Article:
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Jonas Bonér

Specialist at Large.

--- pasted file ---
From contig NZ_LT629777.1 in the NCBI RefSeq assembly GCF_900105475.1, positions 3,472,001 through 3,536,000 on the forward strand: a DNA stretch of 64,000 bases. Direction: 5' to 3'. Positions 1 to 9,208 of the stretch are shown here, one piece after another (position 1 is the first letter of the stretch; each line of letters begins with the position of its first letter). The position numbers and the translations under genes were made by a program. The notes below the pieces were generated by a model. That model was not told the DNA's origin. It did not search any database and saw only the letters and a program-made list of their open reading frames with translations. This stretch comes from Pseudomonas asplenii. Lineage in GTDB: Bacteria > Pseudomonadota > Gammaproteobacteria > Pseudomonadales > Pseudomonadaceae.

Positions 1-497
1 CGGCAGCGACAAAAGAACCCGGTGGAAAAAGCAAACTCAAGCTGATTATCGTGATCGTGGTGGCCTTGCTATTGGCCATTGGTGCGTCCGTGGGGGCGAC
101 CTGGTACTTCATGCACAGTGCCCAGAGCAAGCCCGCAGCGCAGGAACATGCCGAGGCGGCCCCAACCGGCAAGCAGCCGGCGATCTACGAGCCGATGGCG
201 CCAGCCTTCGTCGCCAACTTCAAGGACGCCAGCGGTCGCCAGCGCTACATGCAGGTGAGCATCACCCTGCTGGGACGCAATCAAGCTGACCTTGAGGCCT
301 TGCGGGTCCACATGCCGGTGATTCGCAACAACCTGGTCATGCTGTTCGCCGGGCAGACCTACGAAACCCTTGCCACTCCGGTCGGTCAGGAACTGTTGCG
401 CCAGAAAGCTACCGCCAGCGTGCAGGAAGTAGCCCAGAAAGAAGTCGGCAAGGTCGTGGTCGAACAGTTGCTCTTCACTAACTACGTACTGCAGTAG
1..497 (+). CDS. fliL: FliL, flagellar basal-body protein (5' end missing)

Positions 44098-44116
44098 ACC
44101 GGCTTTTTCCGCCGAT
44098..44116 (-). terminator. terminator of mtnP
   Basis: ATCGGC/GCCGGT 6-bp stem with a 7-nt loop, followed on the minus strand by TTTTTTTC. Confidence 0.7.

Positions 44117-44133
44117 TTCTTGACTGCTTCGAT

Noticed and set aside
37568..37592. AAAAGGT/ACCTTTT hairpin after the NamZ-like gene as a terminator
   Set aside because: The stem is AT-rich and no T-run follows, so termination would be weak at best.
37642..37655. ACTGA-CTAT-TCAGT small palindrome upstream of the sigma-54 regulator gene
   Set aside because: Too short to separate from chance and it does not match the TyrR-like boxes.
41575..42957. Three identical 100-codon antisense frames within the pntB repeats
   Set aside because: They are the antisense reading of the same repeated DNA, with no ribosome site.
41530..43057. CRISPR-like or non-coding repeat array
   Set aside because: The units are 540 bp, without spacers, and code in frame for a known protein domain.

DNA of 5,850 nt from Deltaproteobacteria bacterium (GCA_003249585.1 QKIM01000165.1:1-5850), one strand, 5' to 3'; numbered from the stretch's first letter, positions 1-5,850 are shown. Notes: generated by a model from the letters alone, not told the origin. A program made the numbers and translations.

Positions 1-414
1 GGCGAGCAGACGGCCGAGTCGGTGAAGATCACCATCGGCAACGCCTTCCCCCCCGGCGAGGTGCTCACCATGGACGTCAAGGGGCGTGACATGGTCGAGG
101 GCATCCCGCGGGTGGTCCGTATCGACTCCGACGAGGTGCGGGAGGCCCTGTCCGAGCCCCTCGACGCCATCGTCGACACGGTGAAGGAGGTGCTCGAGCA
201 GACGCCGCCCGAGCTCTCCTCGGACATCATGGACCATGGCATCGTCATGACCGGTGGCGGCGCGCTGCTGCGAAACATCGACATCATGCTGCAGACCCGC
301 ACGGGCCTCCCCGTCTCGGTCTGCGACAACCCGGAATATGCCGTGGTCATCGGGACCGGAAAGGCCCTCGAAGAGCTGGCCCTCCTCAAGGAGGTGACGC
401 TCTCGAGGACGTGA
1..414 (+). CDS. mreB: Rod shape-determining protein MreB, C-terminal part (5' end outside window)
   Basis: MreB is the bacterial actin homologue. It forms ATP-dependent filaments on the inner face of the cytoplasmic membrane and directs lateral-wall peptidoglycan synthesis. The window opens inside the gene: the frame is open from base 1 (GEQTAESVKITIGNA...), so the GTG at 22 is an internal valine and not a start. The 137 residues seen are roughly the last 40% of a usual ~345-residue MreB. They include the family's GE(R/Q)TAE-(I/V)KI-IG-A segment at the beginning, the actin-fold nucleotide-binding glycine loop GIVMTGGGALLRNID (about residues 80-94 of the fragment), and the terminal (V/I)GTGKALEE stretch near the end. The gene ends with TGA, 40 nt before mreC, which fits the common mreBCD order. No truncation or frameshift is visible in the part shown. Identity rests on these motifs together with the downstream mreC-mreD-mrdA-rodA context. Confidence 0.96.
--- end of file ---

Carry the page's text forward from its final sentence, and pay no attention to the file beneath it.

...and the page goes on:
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If you thought AOP was dead or at least dying, then it is time to reconsider. AOP is not dead. Not even close. After a perhaps healthy backlash, that took away some of the hype and coolness about AOP, it is steadily getting more and more adoption and traction in the enterprise space at large. A lot is happening now. Here are only a few samples: Yesterday the release of AspectJ 5 final was announced. This is IMO the most significant milestone in the history of AOP (so far). Finally we have a standardized language and toolkit and can, both as developers and users, try to move in the same direction and focus on building new things on top of this platform - instead of fighting over semantics, APIs and user base. Adrian Colyer and and the Spring team has done a tremendous job unifiying AspectJ 5 and Spring. Adrian showed me some of their work during the Spring Experience conference and they have some very cool and useful things both working and in the pipeline. Stay tuned for the upcoming Spring 2.0 milestones. I had the pleasure of attending Rod Johnson's talk on Spring 2.0 at JavaPolis, a great talk that actually was mainly a (practical and non salesy) PR talk on AOP, in which he spent roughly half the time explaining why AspectJ is important for Spring users how they can utilize it in the upcoming 2.0 release of Spring. This is another evidence that Spring is embracing AOP and AspectJ 5 in a big way. The future looks bright... ...but it is still mainly up to you users to make it happen. So, go ahead and download AspectJ 5, play with it, have fun and then start use it for real...